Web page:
Jennifer Lewis’ godmother thankful for Liggins’ conviction

MOLINE, Illinois -- For 29 years, Jennifer Lewis' godmother waited on these words: "We the jury find the defendant Stanley Carter Liggins guilty of murder in the first degree."

"10,445 days that we've been fighting this," Mary Maxwell-Rockwell told News 8.

A Black Hawk County jury delivered the guilty Tuesday against 57-year-old Stanley Liggins in the murder of nine-year-old Jennifer Lewis. The Rock Island girl was raped, strangled and her body set on fire near a Davenport elementary school in September of 1990.

Maxwell-Rockwell and Jennifer's mother, Sheri McCormick, shared an emotional hug when Judge Marlita Greve read out the verdict.

"It was almost going into shock. It was ecstatic. It was every emotion you could ever think of," the godmother said.

Liggins' case took 29 years to get to this point. He was convicted of the crime twice; first in a 1993 trial in Scott County and a 1995 in Dubuque County.  Both convictions were overturned.  A third trial in September 2018 resulted in a hung jury.

His victim's life, Jennifer Lewis' life, lasted only  a fraction of that time, but it lit up her godmother's life.

"I just love her. I still love her. And I know she still loves me," she said.

Jennifer was killed just days before her tenth birthday. "We buried her on her birthday," Maxwell-Rockwell recalled.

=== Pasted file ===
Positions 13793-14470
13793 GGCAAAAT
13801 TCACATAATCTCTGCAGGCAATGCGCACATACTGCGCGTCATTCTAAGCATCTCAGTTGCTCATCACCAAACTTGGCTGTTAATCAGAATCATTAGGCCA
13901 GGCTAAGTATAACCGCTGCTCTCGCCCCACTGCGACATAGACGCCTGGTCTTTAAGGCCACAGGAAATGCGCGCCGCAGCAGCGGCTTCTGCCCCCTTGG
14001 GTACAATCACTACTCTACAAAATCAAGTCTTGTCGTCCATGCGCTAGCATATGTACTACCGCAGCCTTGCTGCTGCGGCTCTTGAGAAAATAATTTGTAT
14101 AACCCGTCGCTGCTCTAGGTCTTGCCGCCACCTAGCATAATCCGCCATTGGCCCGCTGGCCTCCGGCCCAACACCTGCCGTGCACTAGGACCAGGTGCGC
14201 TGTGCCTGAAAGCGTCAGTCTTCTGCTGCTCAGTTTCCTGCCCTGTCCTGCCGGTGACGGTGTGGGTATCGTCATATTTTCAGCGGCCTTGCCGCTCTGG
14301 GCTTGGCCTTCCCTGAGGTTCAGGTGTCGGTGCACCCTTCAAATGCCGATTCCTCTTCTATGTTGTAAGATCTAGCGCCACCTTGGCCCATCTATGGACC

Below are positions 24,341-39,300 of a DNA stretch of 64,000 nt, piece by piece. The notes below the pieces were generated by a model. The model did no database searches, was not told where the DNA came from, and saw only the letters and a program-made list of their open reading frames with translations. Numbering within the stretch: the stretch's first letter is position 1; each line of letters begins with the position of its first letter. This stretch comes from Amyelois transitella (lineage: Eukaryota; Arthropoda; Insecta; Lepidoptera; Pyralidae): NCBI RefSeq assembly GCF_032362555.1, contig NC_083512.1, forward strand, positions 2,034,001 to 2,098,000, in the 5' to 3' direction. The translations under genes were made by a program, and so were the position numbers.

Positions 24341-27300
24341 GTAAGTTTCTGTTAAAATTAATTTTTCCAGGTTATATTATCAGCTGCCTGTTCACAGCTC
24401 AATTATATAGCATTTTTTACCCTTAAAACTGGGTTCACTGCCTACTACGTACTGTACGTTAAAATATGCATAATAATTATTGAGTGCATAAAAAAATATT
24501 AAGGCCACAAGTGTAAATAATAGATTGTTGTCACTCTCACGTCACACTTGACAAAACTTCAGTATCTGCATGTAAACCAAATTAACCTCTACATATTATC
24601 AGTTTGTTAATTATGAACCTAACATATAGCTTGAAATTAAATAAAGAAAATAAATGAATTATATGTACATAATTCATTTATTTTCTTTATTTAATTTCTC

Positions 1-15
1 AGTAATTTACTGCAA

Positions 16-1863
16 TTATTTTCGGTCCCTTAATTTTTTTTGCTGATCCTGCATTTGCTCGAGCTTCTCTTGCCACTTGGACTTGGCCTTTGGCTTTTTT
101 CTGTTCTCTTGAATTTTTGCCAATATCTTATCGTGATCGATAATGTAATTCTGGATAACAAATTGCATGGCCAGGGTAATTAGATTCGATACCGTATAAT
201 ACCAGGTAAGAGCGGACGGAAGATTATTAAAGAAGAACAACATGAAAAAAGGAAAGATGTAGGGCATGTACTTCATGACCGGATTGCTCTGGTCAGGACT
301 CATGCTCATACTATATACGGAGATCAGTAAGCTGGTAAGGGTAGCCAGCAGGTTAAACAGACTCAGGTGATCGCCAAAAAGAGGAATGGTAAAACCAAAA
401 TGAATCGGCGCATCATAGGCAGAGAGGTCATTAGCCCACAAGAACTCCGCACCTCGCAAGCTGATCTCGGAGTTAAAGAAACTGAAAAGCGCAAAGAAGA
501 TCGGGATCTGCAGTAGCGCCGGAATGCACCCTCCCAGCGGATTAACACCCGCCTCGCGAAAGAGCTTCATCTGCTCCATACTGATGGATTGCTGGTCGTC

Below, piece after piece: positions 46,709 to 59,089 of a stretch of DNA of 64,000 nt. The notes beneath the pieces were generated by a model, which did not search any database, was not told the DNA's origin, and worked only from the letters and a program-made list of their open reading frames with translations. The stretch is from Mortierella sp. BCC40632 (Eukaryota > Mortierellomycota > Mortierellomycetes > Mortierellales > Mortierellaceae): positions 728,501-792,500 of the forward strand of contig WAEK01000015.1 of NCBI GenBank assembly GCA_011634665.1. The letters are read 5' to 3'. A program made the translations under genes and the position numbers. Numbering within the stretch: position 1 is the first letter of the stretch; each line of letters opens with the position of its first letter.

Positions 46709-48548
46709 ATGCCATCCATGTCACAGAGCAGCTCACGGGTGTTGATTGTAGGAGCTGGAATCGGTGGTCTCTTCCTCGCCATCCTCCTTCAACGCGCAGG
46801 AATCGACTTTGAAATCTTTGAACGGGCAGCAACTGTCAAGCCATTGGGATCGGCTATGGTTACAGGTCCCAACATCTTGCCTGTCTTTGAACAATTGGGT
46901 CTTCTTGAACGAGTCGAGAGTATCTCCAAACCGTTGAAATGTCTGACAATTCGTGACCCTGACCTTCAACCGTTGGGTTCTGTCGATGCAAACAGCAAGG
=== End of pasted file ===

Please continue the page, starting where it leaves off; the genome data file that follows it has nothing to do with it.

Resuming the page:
She has attended every trial and hearing for the last three decades.

She said she knows Jennifer was looking over her and her mother last Tuesday: "She's in heaven with, unfortunately, a lot of our detectives and witnesses that have passed on. I just feel like we had a big cheering squad up there."

She credits prosecutors Scott County Attorney Mike Walton, Assistant Attorney Julie Walton, and witnesses for never giving and delivering what she called an "an airtight case."

"They have actually fought three times as long as she was alive, for a little girl that they never met," she said.

Maxwell-Rockwell said she plans to be at Liggins' sentencing, scheduled for May 30 in Scott County. He faces a mandatory life sentence for the crime.

"After 29 years of being quiet to keep the case intact, it’s time for us to tell him what we think and how he’s impacted our lives," she said.

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